are we 'fisking' yet?

I want to respond to something I read... on a blog.

Fuck! I still hate that word. But 'scrawlie' didn't catch on, especially with me.

This is coming from friend linebreaks, who got it from Shawn Ewald.
I never bought into the whole blog-as-grassroots-democratic medium hype and that notion never played a factor in the creation of this blog. I’m still amazed that people take that shit seriously. I’ve been using the internet since 1994 and I’m pretty sure they said the same thing about, well…the internet and e-mail and the web and so on and so on. The “blogosphere”, both its readers and its “content producers”, are a small segment of the American public who generally come from a larger small segement of the American public which constitutes what’s left of the American middle class. Sure, the occassonal poor person will get themselves a blog and maybe complain about the man if they’re the thoughtful type, but generally speaking the political “blogosphere” is mostly white, mostly middle class, mostly professional, mostly under 40–same old stuff, same old intensive internet user demographics that have been consistent since the internet boom. What’s perverse about the blogging phenomenon is that now, the media can pluck some middle class white suburban shmoe with too much time his hands who has managed to build a following of other privileged nerds and throw him in front of a camera and present him as the voice of the people. I mean who needs democracy when you’ve got the “blogosphere”, right? It’s just too easy. Take a minute to flatter the bland, timid soul of the middle class suburbanite or the self-absorbed urban hipster (the same creature really only at different stages of development over time) and you can go right back to the important business of ruling the world with no muss or fuss. It’s the political equivalent of shutting up a child by giving him a few bucks and sending him to the candy store. If you really think that any kind of truly serious change is going to come from blogging, you must be a Daily Kos reader.

Can I compress the argument, as I see it? The most generous thing you can say about blogging is that it is not mass media. The harshest criticism you can direct at it is that it is not real life. To a certain extent, this is all a zero-sum equation. There are only twenty-four hours a day, and precious little time left in life. Blogging is revolutionary inasmuch as it erodes the hegemony of television, and it is a negative force inasmuch as it complements the traditional media and keeps people from interacting with the outside world. Shawn, as I see it, is opposing blogs when they parrot the entrenched middle class perspective, and when they lend and receive legitimacy from the established mass outlets of 'news.' I question whether the demographics of blogging will always be so static and uninteresting as they are now: surely we'll run out of boring white people eventually, right?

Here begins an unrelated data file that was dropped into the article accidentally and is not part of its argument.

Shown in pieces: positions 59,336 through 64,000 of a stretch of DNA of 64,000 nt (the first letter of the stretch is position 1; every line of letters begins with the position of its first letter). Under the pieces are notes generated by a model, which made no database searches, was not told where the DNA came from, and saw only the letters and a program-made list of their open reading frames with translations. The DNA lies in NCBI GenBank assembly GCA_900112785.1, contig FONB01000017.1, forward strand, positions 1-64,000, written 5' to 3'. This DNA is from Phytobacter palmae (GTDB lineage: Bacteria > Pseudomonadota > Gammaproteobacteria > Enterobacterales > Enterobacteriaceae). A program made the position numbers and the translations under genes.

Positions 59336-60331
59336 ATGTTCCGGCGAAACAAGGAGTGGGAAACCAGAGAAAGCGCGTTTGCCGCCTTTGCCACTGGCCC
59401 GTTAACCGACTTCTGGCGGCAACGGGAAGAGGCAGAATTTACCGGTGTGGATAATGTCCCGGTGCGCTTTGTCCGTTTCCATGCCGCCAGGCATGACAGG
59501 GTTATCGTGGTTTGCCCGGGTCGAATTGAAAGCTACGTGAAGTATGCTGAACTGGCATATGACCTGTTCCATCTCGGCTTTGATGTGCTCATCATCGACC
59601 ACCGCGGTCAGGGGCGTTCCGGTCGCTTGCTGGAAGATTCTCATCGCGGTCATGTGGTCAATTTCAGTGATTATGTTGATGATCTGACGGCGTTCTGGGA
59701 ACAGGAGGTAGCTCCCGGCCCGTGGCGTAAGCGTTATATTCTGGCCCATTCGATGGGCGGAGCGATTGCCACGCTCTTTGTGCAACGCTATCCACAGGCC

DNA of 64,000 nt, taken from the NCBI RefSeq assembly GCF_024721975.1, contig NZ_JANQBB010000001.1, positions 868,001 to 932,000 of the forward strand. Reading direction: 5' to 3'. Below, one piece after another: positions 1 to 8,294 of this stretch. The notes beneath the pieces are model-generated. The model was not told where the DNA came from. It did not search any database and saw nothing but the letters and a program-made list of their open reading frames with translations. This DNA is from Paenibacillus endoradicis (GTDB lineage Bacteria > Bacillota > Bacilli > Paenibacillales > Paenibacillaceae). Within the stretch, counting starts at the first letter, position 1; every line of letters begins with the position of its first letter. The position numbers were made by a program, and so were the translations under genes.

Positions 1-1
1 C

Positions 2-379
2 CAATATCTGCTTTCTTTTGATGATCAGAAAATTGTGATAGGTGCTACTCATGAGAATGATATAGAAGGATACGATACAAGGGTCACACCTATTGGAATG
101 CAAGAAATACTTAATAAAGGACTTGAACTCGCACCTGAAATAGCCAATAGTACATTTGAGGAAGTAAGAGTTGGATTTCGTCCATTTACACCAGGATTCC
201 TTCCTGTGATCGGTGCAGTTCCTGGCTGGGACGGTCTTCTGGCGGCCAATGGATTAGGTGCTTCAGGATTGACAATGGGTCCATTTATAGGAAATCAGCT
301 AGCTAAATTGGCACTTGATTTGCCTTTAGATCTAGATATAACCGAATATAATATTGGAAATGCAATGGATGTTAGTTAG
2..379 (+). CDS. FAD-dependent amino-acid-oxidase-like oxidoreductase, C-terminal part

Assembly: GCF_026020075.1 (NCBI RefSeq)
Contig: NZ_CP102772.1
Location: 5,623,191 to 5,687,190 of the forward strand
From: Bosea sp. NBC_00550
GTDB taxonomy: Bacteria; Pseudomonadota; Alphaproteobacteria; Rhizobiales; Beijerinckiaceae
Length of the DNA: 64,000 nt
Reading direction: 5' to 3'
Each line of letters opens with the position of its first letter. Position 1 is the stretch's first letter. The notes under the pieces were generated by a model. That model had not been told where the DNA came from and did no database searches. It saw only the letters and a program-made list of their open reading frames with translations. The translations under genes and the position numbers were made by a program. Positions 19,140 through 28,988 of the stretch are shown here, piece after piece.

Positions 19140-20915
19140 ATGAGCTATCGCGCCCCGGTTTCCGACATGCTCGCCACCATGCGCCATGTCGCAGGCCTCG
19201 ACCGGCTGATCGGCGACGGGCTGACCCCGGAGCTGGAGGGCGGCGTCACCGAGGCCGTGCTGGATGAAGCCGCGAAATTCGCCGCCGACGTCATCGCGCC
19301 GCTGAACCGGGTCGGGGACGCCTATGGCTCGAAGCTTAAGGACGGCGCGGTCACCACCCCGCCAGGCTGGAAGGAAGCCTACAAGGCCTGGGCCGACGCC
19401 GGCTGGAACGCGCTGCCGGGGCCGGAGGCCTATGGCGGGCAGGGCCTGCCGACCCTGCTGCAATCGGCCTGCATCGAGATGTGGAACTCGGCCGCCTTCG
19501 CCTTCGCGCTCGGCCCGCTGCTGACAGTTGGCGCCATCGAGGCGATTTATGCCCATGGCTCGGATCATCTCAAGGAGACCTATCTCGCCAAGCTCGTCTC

Any discourse, including the old stalwarts like talking and flipping the bird, are only useful when they expand the realms of possibility and create human connections. Talking, for example, is widely abused as a means of reproducing televised catchphrases and sitcom plotlines. That blogs tend to reflect current media hegemony is a sad sign of the times, but not of the limitations of blogging itself. The internet has been successful in rupturing mass media mythologies in the past, and it also functions as an obscene waste of time.